The circadian clock driven by the daily light–dark and temperature cycles of the environ-ment regulates fundamental physiological processes and perturbations of these sophisticated mechanisms may result in pathological conditions, including cancer. While experimental evidence is building up to unravel the link between circadian rhythms and tumorigenesis, it is becoming in-creasingly apparent that the response to antitumor agents is similarly dependent on the circadian clock, given the dependence of each drug on the circadian regulation of cell cycle, DNA repair and apoptosis. However, the molecular mechanisms that link the circadian machinery to the action of anticancer treatments is still poorly understood, thus limiting the application of circadian rhythms-driven pharmacological therapy, or chronotherapy, in the clinical practice. Herein, we demonstrate the circadian protein period 1 (PER1) and the tumor suppressor p53 negatively cross‐regulate each other’s expression and activity to modulate the sensitivity of cancer cells to anticancer treatments. Specifically, PER1 physically interacts with p53 to reduce its stability and impair its transcriptional activity, while p53 represses the transcription of PER1. Functionally, we could show that PER1 reduced the sensitivity of cancer cells to drug‐induced apoptosis, both in vitro and in vivo in NOD scid gamma (NSG) mice xenotransplanted with a lung cancer cell line. Therefore, our results em-phasize the importance of understanding the relationship between the circadian clock and tumor regulatory proteins as the basis for the future development of cancer chronotherapy.

The circadian protein PER1 modulates the cellular response to anticancer treatments

Bellet M. M.
;
Stincardini C.;Costantini C.;Gargaro M.;Pieroni S.;Castelli M.;Piobbico D.;Della-fazia M. A.;Romani L.;Servillo G.
2021

Abstract

The circadian clock driven by the daily light–dark and temperature cycles of the environ-ment regulates fundamental physiological processes and perturbations of these sophisticated mechanisms may result in pathological conditions, including cancer. While experimental evidence is building up to unravel the link between circadian rhythms and tumorigenesis, it is becoming in-creasingly apparent that the response to antitumor agents is similarly dependent on the circadian clock, given the dependence of each drug on the circadian regulation of cell cycle, DNA repair and apoptosis. However, the molecular mechanisms that link the circadian machinery to the action of anticancer treatments is still poorly understood, thus limiting the application of circadian rhythms-driven pharmacological therapy, or chronotherapy, in the clinical practice. Herein, we demonstrate the circadian protein period 1 (PER1) and the tumor suppressor p53 negatively cross‐regulate each other’s expression and activity to modulate the sensitivity of cancer cells to anticancer treatments. Specifically, PER1 physically interacts with p53 to reduce its stability and impair its transcriptional activity, while p53 represses the transcription of PER1. Functionally, we could show that PER1 reduced the sensitivity of cancer cells to drug‐induced apoptosis, both in vitro and in vivo in NOD scid gamma (NSG) mice xenotransplanted with a lung cancer cell line. Therefore, our results em-phasize the importance of understanding the relationship between the circadian clock and tumor regulatory proteins as the basis for the future development of cancer chronotherapy.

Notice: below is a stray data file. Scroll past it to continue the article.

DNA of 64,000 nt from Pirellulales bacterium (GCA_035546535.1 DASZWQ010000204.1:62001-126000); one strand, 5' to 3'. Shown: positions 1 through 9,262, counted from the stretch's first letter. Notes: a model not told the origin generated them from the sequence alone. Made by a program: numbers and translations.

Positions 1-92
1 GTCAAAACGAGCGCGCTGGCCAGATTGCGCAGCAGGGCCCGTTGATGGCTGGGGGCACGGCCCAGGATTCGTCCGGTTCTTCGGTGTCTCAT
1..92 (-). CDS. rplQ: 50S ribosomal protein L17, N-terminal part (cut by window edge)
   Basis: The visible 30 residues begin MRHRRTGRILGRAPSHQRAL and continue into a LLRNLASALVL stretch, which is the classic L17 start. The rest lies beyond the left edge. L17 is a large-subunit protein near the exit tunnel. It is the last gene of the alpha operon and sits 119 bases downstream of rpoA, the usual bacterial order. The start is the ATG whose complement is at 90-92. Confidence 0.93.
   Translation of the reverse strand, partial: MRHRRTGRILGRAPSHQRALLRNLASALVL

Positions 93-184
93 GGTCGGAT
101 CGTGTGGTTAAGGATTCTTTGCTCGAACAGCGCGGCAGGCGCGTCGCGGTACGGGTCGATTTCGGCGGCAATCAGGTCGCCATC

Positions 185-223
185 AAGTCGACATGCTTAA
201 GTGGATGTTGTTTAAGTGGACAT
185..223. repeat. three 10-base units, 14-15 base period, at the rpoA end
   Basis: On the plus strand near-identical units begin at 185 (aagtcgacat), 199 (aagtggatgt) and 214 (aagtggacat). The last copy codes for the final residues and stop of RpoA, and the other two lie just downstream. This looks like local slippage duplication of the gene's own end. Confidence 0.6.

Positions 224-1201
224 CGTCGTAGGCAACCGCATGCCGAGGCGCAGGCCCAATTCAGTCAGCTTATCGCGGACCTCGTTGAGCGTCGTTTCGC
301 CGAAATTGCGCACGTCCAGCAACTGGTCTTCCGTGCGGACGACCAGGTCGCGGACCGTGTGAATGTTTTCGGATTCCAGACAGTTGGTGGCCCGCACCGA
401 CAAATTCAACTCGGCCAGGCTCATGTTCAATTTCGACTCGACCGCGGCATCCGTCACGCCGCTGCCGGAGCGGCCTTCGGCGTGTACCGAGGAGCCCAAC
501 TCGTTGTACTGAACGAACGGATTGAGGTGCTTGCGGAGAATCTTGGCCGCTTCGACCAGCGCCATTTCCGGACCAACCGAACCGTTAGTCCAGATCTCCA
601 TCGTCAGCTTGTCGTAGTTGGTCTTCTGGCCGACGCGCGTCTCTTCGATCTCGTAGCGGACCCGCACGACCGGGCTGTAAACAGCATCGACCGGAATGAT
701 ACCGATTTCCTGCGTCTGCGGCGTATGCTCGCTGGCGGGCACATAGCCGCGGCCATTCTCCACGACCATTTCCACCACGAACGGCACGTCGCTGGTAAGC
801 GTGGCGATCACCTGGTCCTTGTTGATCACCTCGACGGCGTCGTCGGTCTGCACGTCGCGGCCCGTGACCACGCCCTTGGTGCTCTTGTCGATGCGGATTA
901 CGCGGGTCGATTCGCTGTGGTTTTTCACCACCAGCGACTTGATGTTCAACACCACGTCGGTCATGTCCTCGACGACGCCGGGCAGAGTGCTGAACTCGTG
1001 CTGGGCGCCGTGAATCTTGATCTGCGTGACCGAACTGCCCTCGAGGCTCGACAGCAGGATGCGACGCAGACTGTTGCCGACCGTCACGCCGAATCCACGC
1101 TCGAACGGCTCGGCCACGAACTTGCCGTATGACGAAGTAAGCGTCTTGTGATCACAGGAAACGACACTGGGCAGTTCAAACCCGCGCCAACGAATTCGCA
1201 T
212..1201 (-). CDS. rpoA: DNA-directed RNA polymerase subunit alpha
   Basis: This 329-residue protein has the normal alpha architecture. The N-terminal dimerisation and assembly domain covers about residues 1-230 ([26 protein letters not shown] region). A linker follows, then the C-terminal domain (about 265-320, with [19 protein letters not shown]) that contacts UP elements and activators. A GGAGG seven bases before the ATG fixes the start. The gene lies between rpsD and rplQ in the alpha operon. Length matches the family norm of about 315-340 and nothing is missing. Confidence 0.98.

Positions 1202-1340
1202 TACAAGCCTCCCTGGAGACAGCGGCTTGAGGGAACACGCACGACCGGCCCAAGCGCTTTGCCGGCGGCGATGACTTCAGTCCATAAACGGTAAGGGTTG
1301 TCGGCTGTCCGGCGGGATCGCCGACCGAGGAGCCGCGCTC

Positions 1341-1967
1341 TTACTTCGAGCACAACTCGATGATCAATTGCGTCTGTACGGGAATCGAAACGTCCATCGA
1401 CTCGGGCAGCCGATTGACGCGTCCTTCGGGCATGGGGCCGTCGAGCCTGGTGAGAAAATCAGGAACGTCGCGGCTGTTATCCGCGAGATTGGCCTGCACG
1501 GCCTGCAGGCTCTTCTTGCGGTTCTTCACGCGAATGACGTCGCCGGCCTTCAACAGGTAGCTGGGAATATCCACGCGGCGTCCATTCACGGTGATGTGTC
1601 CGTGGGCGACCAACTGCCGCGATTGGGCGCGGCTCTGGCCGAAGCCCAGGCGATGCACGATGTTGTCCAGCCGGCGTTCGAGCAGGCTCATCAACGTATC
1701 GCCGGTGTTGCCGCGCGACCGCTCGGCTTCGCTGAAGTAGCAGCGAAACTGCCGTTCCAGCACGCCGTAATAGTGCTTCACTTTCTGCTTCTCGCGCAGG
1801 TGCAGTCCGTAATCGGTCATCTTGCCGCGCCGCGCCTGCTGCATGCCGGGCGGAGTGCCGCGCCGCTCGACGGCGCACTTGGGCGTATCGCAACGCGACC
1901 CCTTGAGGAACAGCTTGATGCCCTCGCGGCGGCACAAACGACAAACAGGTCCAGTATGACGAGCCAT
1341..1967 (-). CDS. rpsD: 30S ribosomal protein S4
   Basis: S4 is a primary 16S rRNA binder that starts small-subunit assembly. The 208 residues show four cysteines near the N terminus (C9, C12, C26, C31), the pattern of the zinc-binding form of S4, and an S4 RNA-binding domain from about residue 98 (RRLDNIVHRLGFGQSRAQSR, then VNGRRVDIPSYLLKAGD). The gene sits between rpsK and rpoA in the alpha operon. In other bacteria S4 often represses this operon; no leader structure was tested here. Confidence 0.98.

2021
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Utilizza questo identificativo per citare o creare un link a questo documento: https://hdl.handle.net/11391/1490678
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